by Jon Williams
Putting the Spotlight on BASIC Stamp Projects, Hints, and Tips
Makin’ It Motorized
From discarded toy
— to mobile robot!
Figure 1. The Pololu Motor Controller (right)
with a BS1 module.
Idon't know about you, but I'm
still exhausted by last month's
column — wow, that was a real
workout, wasn't it? I do hope you
found it useful though. This month,
we're going to go a lot easier, but
still have a bunch of fun! And after
its terrific comeback the last couple
of months, we're going to have that fun with the venerable
BASIC Stamp 1.
There's no denying that personal robotics is one of
the fastest growing aspects of hobby electronics. There
are clubs all across the globe devoted to it, and each week
seems to bring another television show with robotics as its
centerpiece. An easy way of getting started in homegrown
robotics is to convert an existing motorized toy. They're all
over the place, in fact, your family may have a few left
over from the holidays that no longer seem interesting.
Why not spice up an old toy with a brain you can program
yourself? Okay, then, let's do it.
There are BS2 examples of this
kind of robot everywhere; I wanted
to see if there was enough space in
the BS1 to pull it off. As it turns
out, there is with room to spare,
which means we can add more
"intelligence" to our robot once we
get in going.
Figure 2 shows the schematic
for our simple robot controller. Two
pins are used to communicate with
the Pololu controller (SMC02), two
others for our bumper inputs
(using our standard "safe" circuit). The first control line to
the SMC02 is the serial connection. The SMC02 will
automatically detect baud rates from 1200 to 19.2 kBaud.
As our top-end limit on the BS1 is 2400, that's what we'll
use. The second line controls the Reset input to the SMC02.
Using the hard reset line will let us stop both motors at once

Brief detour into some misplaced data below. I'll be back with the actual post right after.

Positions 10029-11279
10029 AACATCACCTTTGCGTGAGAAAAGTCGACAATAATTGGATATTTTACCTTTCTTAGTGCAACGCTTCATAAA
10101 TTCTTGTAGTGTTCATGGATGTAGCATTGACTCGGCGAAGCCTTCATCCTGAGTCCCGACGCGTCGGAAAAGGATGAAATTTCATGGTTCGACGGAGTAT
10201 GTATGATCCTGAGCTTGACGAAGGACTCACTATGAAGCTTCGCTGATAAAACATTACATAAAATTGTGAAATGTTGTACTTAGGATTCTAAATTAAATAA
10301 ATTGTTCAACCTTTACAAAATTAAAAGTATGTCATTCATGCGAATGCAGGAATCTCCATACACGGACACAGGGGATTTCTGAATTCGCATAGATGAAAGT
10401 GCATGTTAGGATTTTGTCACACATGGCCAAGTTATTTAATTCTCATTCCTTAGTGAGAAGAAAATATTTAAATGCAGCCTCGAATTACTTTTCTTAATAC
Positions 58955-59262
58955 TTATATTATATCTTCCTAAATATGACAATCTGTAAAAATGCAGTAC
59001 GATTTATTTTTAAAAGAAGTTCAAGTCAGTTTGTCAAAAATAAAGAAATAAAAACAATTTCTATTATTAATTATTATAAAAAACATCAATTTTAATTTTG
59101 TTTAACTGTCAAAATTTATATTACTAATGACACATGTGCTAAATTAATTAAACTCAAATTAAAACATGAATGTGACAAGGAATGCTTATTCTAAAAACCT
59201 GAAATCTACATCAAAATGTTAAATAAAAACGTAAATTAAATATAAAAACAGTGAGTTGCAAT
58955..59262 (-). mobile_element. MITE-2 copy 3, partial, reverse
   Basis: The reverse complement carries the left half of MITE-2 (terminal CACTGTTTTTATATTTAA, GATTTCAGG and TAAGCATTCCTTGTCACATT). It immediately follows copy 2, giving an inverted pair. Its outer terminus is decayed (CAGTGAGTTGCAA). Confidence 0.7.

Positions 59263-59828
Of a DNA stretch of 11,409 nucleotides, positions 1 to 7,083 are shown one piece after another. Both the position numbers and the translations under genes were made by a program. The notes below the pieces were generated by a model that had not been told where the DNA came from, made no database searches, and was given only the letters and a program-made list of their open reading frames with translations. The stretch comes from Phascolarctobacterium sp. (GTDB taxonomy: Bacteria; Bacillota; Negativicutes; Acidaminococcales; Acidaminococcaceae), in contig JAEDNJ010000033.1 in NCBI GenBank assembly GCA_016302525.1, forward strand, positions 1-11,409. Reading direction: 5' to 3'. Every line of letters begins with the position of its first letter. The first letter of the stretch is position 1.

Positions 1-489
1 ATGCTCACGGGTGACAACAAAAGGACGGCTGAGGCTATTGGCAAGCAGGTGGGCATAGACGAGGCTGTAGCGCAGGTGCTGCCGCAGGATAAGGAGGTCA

when required without having to send serial commands.
While interfacing to the SMC02 is simple and straightforward, it is very specific. Let's have a look at the set-up
portion of the program:
Micro Motor Control
NUTS & VOLTS
Since virtually all motorized toys use small DC
motors, and controlling them requires full-time PWM that
we can't do natively with the Stamp, we'll use an external
motor controller. Pololu Corporation makes and sells
components devoted to small robotics and their Micro
Dual Serial Motor Controller is perfect for our task of converting a motorized toy. The SMC02 accepts instructions
through a serial connection and will control two motors
(speed and direction). Motor voltage can be from 1.8 to 9
volts, with currents up to one amp per motor! This little
dude rocks. And little is accurate; you can see what it looks
like in Figure 1 next to a penny and a BS1-IC module.
Let's get right into it. A typical first robotic project is
a "bumper bot" — the kind of robot that when it bumps
into an obstacle will turn away and then keep moving.
The first line sets the idle state of the serial connection. Since we're using a "true" mode, this is important so
that the start bit (high-to-low transition) of the first transmission is properly detected. Next, the controller is reset
by taking the Reset input low and holding there for a millisecond before retuning it high. The Pololu docs suggest
that one millisecond is overkill, but I found that at least
one millisecond was required for proper operation.
Okay, the robot is now ready to run. Since our only